A SAFE note, or a simple agreement for future equity, is a legally binding promise between a startup and an investor who has pledged to finance their company in exchange for equity.
As an equity agreement, the SAFE note entitles the investor to purchase a specified number of shares in the future for an agreed-upon price. This allows them to gain an economic advantage if the company raises its share value.
Startups looking to raise seed capital often prefer SAFE notes over convertible notes, as the former do not immediately default into debt.
The defining feature of a SAFE note is its benefit as an investor rights agreement to future discounts. Essentially, this discount defers the actual valuation of shares and allows the investor to purchase a specified amount for a fixed price.
This can save them thousands, if not millions, of dollars and ultimately make their investment far more valuable in the long run.
The discount is the most common SAFE note investor privilege, but it can be substituted with a valuation cap.
Here is an article with more details about how SAFE notes work.
2. Valuation Cap
The valuation cap in a SAFE note sets the limit for the highest amount of money the note will convert stocks into in the future. In other words, the valuation cap determines how much money the future investor can convert their SAFE into equity.
A startup's valuation cap ranges from $2 million to $20 million USD. Using valuation caps allow investors to gain greater shares in the future for a much lower price than a future investor.
The discount and valuation cap is part of the equity agreement between the startup and investor. Both elements determine the SAFE note cost and future value.
Some investors also want an equity commitment letter to ensure they still receive their equity in case of a company merger or acquisition. Because investors take a major risk with seed funding, it is not uncommon for them to go the extra mile and procure as much guarantee for their equity as possible.
Here is an article that explores how investors can use SAFE notes to build their portfolios.
3. Most-Favored Nation Provision
Suppose a startup has investors with multiple SAFE notes. In that case, the most-favored nation provision ensures that the first SAFE will be prioritized above all others. If an investor decides to provide capital and has better terms in their SAFE note, the holder of the first SAFE can request their note to be given those same terms.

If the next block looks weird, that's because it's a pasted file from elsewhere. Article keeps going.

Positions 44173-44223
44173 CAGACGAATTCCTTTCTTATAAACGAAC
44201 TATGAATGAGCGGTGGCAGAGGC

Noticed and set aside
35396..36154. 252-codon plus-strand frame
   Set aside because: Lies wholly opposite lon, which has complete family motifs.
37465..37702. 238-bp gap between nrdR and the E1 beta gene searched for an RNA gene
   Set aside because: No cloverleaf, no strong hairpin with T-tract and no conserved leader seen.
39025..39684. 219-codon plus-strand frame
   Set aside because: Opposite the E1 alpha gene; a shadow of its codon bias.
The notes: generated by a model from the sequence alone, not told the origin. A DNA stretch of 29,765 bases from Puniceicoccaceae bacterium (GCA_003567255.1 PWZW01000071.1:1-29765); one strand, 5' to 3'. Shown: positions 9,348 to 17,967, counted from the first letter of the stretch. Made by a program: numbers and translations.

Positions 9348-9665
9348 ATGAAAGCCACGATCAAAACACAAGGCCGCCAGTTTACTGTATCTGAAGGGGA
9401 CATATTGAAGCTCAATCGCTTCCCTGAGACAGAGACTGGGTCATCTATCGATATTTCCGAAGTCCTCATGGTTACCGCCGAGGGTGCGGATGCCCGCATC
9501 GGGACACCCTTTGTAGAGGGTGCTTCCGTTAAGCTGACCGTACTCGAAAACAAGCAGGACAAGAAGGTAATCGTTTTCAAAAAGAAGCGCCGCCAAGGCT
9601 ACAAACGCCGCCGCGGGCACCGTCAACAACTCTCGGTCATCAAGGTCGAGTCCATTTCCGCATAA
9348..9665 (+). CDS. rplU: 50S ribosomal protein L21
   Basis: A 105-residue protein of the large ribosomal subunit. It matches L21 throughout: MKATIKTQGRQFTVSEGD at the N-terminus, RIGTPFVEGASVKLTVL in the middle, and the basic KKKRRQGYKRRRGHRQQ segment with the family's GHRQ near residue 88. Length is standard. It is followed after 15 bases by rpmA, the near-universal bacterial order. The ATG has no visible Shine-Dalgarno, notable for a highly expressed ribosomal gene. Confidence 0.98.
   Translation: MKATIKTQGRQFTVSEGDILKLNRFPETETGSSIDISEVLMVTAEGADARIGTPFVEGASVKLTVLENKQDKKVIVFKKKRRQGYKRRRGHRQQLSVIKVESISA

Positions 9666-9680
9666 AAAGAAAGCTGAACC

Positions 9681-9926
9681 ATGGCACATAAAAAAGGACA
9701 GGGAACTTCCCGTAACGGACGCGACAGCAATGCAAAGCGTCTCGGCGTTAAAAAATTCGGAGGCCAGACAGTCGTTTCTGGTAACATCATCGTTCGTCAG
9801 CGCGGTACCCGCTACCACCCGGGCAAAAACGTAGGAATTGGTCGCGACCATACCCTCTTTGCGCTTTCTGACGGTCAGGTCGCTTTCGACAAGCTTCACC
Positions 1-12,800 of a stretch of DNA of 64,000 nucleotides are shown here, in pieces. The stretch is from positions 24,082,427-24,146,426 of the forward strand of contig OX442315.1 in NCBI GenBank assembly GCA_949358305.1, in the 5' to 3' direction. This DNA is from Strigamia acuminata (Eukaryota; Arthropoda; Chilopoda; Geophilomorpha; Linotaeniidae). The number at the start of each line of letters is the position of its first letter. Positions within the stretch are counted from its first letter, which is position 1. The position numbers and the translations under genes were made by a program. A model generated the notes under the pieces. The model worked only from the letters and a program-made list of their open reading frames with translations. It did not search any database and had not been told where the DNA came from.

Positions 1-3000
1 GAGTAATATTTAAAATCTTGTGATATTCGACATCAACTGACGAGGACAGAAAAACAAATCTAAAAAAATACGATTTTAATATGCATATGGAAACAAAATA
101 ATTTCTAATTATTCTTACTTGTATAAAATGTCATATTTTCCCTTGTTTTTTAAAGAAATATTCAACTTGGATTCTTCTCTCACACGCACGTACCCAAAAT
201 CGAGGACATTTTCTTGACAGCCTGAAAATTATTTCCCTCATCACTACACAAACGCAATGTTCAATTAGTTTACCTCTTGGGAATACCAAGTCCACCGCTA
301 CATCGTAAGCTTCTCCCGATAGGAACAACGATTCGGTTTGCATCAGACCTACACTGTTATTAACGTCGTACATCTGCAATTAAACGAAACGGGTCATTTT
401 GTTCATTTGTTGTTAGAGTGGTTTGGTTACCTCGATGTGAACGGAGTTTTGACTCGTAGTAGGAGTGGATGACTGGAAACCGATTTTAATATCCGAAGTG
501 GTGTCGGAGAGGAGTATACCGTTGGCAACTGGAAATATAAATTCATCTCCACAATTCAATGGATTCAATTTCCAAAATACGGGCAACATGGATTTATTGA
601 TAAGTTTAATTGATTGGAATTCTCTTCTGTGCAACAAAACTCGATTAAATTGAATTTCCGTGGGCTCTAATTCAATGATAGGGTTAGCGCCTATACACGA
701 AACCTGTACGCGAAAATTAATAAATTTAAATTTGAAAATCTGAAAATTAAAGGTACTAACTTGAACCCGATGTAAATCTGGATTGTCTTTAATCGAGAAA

The most-favored nation provision is a promise between the startup and investor to not sell any equity to another buyer for a better deal. This gives the initial investor an advantage over all future investors.
Here is an article on most-favored nation clauses.
4. Pro-rata Rights
A pro-rata clause can grant an investor the right to maintain their level of ownership in a company in future funding rounds. This means that as a startup continues to scale, the investor can continue to invest more to maintain their percentage.
Pro-rata clauses help protect an investor’s voting power as a company grows. It allows them to maintain their equity stake in future funding rounds and remain a sizeable voting power even as new shares arise.
However, it is important to note that pro-rata rights are not a legal obligation. Therefore, the investor does not have to invoke them if they do not want to.
These rights are more common in seed funding and early-stage investment, as later investors would not want to use pro-rata rights due to the large sum of money they would have to pay to maintain their percentage.
Here is an article that explores what startups should know about pro-rata rights.
5. Equity Financing
The SAFE note assures the investor that they will be given equity in the business based on their investment amount if a triggering event occurs. This event could be the sale of the company or entering a new funding round.
Because of the possible events that can impact equity, the SAFE note needs to outline what events will trigger the financing.
Both the startup and investor must agree on the amount of equity the investor owns and the events that will trigger the event.
Here is an article about how equity financing works in SAFE notes.
6. Converting Events
Converting events, also known as conversion events, are the events that turn the SAFE note into equity. This can happen during funding rounds or through the sale or merge of the company.
If a private company goes public, the investors can turn their SAFE note into a cash payout or acquire equity in the new entity.
When startups enter their next round of financing, converting events dictate that the investors with SAFE notes will receive shares based on the original terms of their SAFE agreement.
Here is an article that explores how SAFE notes can be used in venture capitalism and how investors make money or acquire equity through converting events.
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